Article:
Word of The Day for Monday, November 29, 2010


quod•li•bet (KWOD-luh-bet)  n

1. a whimsical combination of familiar melodies or texts
2. a philosophical or theological point proposed for disputation; also : a disputation on such a point

1350–1400;  Middle English, from Medieval Latin quodlibetum, from Latin quodlibet, neuter of quilibet any whatever, from qui who, what + libet it pleases, from libe-re to please

Sentence Examples:
• As you may know, Marcy Weckler has made several fine contributions in the WLP choral catalogue. Here, she has created an interesting quodlibet making clever use of the treasured hymns "Were You There" and "Amazing Grace."
• The most rousing quodlibet was one whose three simultaneous lines began: "Blue moon. You saw me standing alone." "Fish gotta swim and birds gotta fly." "Sh-boom, sh-boom. Ya-da-da-da da-da-da da-da-da."
• Yet all of this gives us at least a contextual basis for assuming that when Tinctoris quoted in his quodlibet a famous work that was then ascribed to Dunstable, along with 'L'Homme arme' as tenor, he may in effect have been using or have invented an illustration of he quodlibet principle that would reflect in microcosm the affinity between the earlier.

The Storyline
As she rummaged in her purse for some change, the music from her earphones, from a passing car and the sounds of the city formed an odd quodlibet in her ear.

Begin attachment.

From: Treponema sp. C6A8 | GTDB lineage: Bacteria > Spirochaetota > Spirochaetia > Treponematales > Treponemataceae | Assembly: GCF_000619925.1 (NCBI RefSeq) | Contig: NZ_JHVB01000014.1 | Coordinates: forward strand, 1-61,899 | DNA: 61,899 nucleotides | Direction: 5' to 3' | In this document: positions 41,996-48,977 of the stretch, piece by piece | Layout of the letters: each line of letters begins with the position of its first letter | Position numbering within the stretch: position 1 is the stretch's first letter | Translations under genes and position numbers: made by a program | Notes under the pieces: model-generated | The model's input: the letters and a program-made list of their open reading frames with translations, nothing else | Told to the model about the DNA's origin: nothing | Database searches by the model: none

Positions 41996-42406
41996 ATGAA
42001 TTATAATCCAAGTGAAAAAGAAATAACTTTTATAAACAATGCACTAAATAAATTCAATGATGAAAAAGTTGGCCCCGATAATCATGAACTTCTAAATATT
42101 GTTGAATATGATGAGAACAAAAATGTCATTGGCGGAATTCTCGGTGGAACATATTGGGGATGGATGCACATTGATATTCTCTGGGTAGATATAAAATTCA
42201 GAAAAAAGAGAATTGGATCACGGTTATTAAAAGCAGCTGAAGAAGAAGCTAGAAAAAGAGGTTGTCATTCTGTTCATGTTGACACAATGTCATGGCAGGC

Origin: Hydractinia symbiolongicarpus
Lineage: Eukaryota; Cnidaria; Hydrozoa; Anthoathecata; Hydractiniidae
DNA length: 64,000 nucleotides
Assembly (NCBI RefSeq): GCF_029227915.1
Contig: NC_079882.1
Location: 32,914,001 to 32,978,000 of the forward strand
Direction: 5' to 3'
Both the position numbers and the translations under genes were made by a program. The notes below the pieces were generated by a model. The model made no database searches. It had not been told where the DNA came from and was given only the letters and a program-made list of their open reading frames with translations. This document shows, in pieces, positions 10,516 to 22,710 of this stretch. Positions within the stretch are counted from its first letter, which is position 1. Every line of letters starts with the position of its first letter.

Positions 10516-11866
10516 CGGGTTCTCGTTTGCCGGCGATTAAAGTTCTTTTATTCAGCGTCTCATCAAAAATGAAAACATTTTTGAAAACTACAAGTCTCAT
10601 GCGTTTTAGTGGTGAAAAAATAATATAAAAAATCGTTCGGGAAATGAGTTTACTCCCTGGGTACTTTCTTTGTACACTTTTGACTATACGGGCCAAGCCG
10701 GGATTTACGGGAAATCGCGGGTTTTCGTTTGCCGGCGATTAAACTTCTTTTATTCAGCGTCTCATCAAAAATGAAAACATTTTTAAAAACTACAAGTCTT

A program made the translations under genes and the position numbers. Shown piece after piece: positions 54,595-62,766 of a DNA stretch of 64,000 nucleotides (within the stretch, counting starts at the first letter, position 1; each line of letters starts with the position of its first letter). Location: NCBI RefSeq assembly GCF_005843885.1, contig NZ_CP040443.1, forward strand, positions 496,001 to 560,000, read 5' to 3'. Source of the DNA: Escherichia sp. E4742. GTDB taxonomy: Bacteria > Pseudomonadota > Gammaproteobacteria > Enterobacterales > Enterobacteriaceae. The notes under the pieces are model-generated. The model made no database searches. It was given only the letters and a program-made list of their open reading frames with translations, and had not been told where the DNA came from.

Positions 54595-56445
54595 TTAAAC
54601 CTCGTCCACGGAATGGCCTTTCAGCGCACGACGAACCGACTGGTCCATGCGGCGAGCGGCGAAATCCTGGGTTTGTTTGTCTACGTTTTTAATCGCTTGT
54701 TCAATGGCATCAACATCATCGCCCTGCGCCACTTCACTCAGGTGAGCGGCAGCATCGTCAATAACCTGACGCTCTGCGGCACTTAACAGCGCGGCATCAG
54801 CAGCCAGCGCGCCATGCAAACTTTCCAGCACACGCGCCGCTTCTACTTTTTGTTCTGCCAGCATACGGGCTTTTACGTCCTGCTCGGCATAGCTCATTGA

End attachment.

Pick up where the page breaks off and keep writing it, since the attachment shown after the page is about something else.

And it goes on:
Why This Word:

What a shift of meaning this humble if slightly exotic term has undergone. Though the first sense has fallen out of day-to-day use, it is usually given in dictionaries because philosophers at times have cause to refer to some medieval quodlibet.

These disputations, often on subtle points of logic or religious doctrine, were frequently exercises or improvised oral examinations for students, in the same spirit as moots (mock court cases) are for the legal fraternity. This may be why this Latin word was given to them, as it derives from quod, what, plus libet, it pleases, so roughly “what pleases you” or “as you like”. It seems to have had much the same idea behind it as the modern hand-waving whatever — argue away, the word seems to be saying, the result is of little consequence.

How it got from philosophy to music is intriguing, not least because it didn’t happen in English. In the late Middle Ages in Germany, quodlibet started to be applied to type of humour that featured daft lists of items loosely combined under an absurd theme — one example was objects forgotten by women fleeing from a harem. Something similar happened in France, where a quodlibet became a witty riddle — even today, avoir de quolibet means to produce clever repartee on demand.

The German idea of the humorous conglomeration was first applied to a musical composition by Wolfgang Schmeltzl in 1544 and the name later became the usual term in that language for facetious combinations of tunes haphazardly combined. Famous examples exist in works by Bach and Mozart in the eighteenth century. In this connection it certainly lives up to the idea behind the Latin word, since the aim is to produce a humorous amalgam of tunes to please the audience.

While the disputational sense is recorded in English from the twelfth century, the musical one only appears in 1845 and was clearly borrowed from German.

Sources: Merriam-Webster, World Wide Words

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